In Conversation With Daniele King

Photo credit: 35mm film and 8mm by Emmanuelle Pickett

Welcome to a new series where our Founder and Creative Director Marina Cortbawi speaks with women who are integral to Merlette, from long-time supporters to creative collaborators. We’re thrilled to start with Daniele King, a Los Angeles-based Creative Director who was not only one of the brand’s first customers but has also directed videos for Merlette (and inspired some helpful laundering tips!). Read on for a candid conversation around everything from career paths to personal style choices to motherhood.

Wearing the BRANDARIS dress 

M: I wanted to talk about when we met — you were one of the first people who just really got the brand. Creatively, how did you feel that connection?

D: I was in love with everything about the fabric, and I felt so inspired that this was a very European-looking brand for me. I was so happy that you were, of course, out of New York, but it reminded me of living and spending time with all the things that I liked to buy when I lived in the south of France. So that was the immediate connection that I had.

Wearing the LELIE dress

M: I always think of you as one of the people that I design for, because you embody that spirit of ease and timeless elegance. I also notice you have a very curated wardrobe and often wear garments made of natural fibers with loose fits with subtle details. I see you in color sometimes, but I mostly see you wearing white and natural fibers like cotton and linen. Is that right?

Wearing the VLIELAND dress and MARIS bag

D: Yes. I think part of it is that I grew up in California and I also spent most of my time at the beach surfing with my friends. And I think I didn't just create the white uniform. When I look back and have spoken to friends of mine that knew me when I was younger, they're like, “you've always worn white.” I did always wear white. I’m just attracted to the simplicity of white.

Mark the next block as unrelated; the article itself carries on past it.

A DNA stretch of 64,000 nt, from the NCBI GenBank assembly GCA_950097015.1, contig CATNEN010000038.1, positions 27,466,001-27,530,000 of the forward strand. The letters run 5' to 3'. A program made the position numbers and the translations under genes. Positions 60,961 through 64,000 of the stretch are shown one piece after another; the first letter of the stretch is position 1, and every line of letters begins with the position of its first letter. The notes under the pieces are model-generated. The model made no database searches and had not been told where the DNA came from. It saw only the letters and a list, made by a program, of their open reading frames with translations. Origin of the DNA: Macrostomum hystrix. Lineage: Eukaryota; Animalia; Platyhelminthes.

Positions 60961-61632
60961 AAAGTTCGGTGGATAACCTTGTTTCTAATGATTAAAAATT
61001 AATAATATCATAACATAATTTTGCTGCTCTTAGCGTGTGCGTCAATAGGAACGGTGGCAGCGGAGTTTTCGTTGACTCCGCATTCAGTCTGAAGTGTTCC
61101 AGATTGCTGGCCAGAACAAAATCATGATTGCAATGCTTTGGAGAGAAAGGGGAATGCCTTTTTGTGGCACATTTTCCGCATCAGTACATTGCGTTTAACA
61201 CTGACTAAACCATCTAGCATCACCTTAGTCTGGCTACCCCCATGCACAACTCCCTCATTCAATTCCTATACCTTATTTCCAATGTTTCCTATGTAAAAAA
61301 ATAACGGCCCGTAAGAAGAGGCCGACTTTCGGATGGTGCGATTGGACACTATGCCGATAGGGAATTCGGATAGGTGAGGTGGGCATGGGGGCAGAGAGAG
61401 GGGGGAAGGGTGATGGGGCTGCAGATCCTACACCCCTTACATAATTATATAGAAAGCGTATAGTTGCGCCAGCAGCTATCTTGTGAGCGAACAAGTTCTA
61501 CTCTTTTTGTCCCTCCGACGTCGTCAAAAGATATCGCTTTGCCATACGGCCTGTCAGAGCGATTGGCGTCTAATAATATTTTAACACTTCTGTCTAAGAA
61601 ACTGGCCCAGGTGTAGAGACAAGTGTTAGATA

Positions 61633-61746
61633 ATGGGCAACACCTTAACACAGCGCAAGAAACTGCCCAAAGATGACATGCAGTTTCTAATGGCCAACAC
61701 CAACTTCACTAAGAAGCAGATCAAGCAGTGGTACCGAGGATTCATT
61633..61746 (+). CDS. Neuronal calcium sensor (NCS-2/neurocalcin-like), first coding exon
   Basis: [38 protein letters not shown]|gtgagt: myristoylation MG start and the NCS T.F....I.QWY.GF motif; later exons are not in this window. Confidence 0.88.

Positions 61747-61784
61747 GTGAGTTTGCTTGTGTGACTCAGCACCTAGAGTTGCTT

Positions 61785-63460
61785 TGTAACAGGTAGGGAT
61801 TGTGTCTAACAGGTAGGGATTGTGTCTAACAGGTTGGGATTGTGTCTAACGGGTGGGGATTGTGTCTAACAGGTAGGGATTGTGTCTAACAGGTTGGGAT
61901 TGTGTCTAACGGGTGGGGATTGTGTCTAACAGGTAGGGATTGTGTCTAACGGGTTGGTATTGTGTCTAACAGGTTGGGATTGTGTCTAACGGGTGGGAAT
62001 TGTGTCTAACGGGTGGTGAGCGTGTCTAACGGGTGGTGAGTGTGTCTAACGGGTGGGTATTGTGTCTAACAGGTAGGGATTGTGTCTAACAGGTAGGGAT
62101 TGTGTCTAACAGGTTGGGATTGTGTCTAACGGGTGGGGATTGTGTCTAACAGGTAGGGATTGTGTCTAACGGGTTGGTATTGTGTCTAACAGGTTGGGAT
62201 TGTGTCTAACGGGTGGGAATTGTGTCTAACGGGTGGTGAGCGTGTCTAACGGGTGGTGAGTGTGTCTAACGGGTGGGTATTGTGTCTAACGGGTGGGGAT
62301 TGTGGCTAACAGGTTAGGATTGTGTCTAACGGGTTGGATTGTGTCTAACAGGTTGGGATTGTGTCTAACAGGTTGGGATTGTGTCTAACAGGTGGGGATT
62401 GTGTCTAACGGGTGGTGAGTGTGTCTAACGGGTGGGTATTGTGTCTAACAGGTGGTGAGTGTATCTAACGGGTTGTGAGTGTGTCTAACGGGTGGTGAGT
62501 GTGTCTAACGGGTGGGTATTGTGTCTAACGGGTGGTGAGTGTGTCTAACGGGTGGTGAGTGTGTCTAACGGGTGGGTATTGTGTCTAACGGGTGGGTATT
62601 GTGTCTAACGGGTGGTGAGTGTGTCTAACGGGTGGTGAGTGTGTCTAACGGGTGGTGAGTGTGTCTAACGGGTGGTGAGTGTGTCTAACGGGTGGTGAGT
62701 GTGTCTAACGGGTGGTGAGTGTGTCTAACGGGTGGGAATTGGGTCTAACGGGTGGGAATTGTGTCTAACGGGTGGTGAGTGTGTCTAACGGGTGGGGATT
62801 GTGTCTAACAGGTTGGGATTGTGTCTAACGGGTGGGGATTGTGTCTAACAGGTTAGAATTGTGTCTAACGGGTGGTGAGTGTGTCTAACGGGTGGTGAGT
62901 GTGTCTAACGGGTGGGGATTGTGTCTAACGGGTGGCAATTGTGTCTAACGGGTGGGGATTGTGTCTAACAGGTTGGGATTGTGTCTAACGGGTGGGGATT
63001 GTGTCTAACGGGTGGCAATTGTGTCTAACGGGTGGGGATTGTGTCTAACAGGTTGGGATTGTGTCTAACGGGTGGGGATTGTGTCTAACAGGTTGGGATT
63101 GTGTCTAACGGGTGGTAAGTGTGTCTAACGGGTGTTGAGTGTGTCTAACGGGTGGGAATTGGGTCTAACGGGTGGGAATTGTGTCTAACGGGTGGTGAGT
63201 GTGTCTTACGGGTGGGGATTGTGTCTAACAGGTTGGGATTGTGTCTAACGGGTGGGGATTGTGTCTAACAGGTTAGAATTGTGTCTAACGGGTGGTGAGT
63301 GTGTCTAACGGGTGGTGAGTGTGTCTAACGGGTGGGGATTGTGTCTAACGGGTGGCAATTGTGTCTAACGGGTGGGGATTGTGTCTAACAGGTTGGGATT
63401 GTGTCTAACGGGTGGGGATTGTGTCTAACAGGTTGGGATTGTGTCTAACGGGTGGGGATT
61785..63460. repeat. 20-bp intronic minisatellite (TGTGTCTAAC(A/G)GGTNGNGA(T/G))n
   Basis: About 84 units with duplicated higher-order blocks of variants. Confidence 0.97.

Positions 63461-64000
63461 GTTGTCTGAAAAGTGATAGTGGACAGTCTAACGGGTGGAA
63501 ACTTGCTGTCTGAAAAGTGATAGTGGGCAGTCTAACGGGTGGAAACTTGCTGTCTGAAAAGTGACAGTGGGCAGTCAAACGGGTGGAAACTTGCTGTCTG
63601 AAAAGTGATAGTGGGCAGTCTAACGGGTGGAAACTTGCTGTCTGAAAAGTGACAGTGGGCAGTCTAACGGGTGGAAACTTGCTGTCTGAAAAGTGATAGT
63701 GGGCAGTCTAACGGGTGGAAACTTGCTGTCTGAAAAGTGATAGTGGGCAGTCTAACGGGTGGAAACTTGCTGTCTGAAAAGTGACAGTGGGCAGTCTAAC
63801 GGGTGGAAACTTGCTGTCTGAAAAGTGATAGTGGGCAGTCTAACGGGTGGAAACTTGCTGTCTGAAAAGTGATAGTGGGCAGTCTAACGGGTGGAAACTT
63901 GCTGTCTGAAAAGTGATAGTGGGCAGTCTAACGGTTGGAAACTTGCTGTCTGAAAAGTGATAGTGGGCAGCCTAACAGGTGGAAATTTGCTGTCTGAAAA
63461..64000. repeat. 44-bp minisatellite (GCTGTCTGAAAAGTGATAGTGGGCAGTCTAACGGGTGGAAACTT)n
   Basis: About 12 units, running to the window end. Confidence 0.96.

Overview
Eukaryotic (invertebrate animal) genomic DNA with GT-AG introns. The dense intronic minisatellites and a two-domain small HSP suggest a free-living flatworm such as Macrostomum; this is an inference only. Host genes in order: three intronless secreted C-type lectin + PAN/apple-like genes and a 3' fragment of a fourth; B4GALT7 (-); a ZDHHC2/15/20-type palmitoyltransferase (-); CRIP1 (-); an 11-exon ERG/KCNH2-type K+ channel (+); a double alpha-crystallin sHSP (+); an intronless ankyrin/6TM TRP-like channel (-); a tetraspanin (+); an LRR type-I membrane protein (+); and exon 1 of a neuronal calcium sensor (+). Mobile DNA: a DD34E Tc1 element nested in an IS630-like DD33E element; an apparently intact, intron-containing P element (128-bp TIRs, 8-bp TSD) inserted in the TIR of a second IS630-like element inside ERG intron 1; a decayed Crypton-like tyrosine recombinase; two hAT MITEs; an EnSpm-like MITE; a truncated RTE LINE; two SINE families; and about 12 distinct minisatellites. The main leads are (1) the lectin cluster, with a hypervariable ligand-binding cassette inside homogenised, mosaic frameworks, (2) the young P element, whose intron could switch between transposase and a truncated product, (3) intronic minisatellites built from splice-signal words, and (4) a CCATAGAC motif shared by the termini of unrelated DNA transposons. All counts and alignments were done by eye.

As I started to work, I wasn't distracted in my creativity that I needed to do for a film or for other characters or for actors. I just sort of came in as a very kind of neutral palette, just neutral for people. And then of course it was easy. I'm a fantastic laundress. So, I'm not afraid of white because I can get everything super crispy clean.

Wearing the VLIELAND dress 

M: Actually, I follow all your white cotton care tips and I've shared them with people before because I think by having a lot of neutrals in your wardrobe, you need to be able to know how to care for these pieces to have the longevity we want for Merlette.

D: From shopping at the flea market or going to the vintage dealers, I’ve seen over the years the quality of the things that have lasted for so long because people didn't put things in dryers. So, I never machine dry anything. I feel like if people really understood how to care for their whites, which is not really that hard, they would wear more white because it's so crispy and beautiful and fresh. I often hear people go, "How do you keep it clean?" And I think that's usually the hesitation.

M: I’d like to know, as fashion has been said to be a language, what does wearing white say to other people about you?